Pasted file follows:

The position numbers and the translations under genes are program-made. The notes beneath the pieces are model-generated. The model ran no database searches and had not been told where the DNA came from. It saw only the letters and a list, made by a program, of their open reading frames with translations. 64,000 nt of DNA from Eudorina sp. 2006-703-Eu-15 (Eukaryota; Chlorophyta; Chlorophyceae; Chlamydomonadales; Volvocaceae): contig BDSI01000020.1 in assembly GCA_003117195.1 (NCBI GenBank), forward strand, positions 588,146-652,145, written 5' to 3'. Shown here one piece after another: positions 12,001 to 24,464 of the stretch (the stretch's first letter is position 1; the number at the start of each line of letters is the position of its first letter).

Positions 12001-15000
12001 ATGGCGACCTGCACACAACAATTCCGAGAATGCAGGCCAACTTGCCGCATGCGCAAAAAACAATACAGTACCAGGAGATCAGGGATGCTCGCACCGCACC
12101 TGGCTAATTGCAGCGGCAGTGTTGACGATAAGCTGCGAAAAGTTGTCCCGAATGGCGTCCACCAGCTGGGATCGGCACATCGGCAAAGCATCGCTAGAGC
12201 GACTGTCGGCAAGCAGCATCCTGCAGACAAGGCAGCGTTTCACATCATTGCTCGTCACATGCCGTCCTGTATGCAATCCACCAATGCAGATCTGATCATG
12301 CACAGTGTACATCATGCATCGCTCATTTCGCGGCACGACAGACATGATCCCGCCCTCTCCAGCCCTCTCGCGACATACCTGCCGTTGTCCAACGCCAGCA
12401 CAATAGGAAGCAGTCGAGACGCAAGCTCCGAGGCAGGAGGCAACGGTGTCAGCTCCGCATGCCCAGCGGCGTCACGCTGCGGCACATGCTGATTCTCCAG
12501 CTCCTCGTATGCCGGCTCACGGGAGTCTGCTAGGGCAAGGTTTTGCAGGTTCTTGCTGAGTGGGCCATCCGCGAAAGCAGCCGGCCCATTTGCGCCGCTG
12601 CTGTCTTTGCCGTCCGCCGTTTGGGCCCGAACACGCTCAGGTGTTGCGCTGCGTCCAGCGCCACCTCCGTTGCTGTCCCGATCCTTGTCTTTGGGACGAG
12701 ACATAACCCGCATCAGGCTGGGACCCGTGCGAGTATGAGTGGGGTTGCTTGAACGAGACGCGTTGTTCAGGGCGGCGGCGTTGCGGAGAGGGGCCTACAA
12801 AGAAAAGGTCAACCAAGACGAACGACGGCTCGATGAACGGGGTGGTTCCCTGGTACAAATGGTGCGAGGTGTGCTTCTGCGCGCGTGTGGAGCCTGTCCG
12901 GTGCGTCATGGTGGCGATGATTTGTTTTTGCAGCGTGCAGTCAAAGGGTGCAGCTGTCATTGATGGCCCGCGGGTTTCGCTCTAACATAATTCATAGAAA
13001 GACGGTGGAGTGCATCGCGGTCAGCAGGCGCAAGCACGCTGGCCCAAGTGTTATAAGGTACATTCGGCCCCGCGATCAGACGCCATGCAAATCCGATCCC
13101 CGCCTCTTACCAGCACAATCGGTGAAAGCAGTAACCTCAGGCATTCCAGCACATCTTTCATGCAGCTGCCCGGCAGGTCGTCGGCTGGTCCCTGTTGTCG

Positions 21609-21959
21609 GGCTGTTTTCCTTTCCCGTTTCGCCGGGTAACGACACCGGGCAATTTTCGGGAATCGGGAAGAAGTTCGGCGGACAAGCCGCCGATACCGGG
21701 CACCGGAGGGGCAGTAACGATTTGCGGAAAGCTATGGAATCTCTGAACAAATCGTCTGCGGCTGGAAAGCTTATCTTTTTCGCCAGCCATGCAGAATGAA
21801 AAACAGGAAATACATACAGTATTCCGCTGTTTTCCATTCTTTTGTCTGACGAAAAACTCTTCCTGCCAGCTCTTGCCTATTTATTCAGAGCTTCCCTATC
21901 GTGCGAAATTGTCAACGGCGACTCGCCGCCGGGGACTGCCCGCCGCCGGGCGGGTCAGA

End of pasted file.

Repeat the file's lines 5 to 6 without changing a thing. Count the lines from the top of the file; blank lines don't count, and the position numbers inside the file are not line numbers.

12201 GACTGTCGGCAAGCAGCATCCTGCAGACAAGGCAGCGTTTCACATCATTGCTCGTCACATGCCGTCCTGTATGCAATCCACCAATGCAGATCTGATCATG
12301 CACAGTGTACATCATGCATCGCTCATTTCGCGGCACGACAGACATGATCCCGCCCTCTCCAGCCCTCTCGCGACATACCTGCCGTTGTCCAACGCCAGCA